Working along a single stretch of coast in Mexico's Sian Ka'an refuge and world heritage site, installation artist and photographer Alejandro Durán identifies plastic waste from individual countries (more than 50 have been identified) and creates beautiful, if disquieting trash-scapes that examine the coalescence of humanity's debris with wild, ever more vulnerable places. Durán will give a talk at 516 Arts on Thursday, June 30, at 6pm on the predicament of ocean pollution through the lens of Washed Up and the surreal wreckage he paints, arranges and photographs.
Alibi: When did the idea strike you to work with trash and what some might call undesirable subjects?
Durán: The inspiration to work with the trash came from seeing the situation in Sian Ka’an first hand. After my initial disgust at seeing the garbage strewn beach, I began to see the colorful pieces of trash and started to arrange them by color and form. After taking a test photograph, I knew that I would need to return to work on a series of installations and photographs.
Durán will give a talk at 516 Arts on Thursday, June 30, at 6pm on the predicament of ocean pollution through the lens of Washed Up and the surreal wreckage he paints, arranges and photographs.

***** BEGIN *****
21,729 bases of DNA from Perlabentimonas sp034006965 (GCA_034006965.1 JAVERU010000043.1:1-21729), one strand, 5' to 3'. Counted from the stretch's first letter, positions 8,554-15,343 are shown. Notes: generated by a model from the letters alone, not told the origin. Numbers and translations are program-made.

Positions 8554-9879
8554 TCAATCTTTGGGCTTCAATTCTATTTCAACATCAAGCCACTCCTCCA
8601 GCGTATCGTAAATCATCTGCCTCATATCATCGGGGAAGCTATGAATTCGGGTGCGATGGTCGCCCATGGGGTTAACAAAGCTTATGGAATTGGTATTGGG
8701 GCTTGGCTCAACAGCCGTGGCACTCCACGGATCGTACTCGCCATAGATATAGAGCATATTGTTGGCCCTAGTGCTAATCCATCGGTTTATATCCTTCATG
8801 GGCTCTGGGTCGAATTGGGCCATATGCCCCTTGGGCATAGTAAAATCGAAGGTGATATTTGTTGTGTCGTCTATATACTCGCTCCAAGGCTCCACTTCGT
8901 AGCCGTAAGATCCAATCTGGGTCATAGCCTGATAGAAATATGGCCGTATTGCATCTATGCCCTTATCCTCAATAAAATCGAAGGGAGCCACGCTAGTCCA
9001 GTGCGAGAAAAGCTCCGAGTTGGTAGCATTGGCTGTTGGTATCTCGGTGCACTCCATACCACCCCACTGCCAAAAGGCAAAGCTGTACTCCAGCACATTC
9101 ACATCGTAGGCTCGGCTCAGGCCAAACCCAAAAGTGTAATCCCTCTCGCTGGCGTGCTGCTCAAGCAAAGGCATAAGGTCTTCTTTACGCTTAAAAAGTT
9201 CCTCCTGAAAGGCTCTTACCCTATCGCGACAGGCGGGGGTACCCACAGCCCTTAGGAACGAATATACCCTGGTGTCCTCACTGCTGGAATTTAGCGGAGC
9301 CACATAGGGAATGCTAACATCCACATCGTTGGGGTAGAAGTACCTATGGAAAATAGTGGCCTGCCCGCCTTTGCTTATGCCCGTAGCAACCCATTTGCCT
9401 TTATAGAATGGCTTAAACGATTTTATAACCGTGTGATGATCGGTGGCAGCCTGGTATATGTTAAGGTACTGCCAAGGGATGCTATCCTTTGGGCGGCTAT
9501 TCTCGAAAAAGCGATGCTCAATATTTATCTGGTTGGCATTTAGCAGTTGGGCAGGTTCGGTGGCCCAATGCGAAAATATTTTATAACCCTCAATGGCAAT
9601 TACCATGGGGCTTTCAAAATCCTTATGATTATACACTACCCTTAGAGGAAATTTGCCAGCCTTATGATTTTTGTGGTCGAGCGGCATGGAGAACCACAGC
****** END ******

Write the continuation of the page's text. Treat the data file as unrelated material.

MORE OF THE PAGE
What was the actual process of working with refuse like? Did you have health concerns? Were there necessary precautions?
Collecting the garbage is an arduous task. The main thing that you have to be careful with are the bottles that have liquid still in them. You never know what nasty stuff is lurking inside them.
How can art illuminate big topics like consumerism and environmental degradation? How do you hope looking at your photographs will impact viewers?
I believe that my work can lure people in through the aesthetic nature of the arrangements and then get them to think more deeply about the context. Many people have said that they feel both the beauty and the horror of these images, and that is the intention.
Were there moments during the project that you felt especially connected to the environment?
On my first trip to start the project, we were camping for the majority of the time and we dealt with torrential downpours and blazing heat. Getting used to existing in that environment makes me feel more connected to it.
Did you find it disheartening or sad to surround yourself with the evidence of such negative human impacts?
There have been many times when I have felt overwhelmed and powerless when seeing the condition of the beach in Sian Ka’an. Earlier this year I saw a stretch of coast that was particularly nasty, and I found myself screaming at the world. If anybody would have seen me they would have thought I was crazy but it was a necessary catharsis.
What ideas have inspired or challenged you lately?
I continue to work with objects that people discard. I always have many ideas but the challenge is to figure out which ideas to focus on and turn into the next cohesive project. That’s what I’m working on now.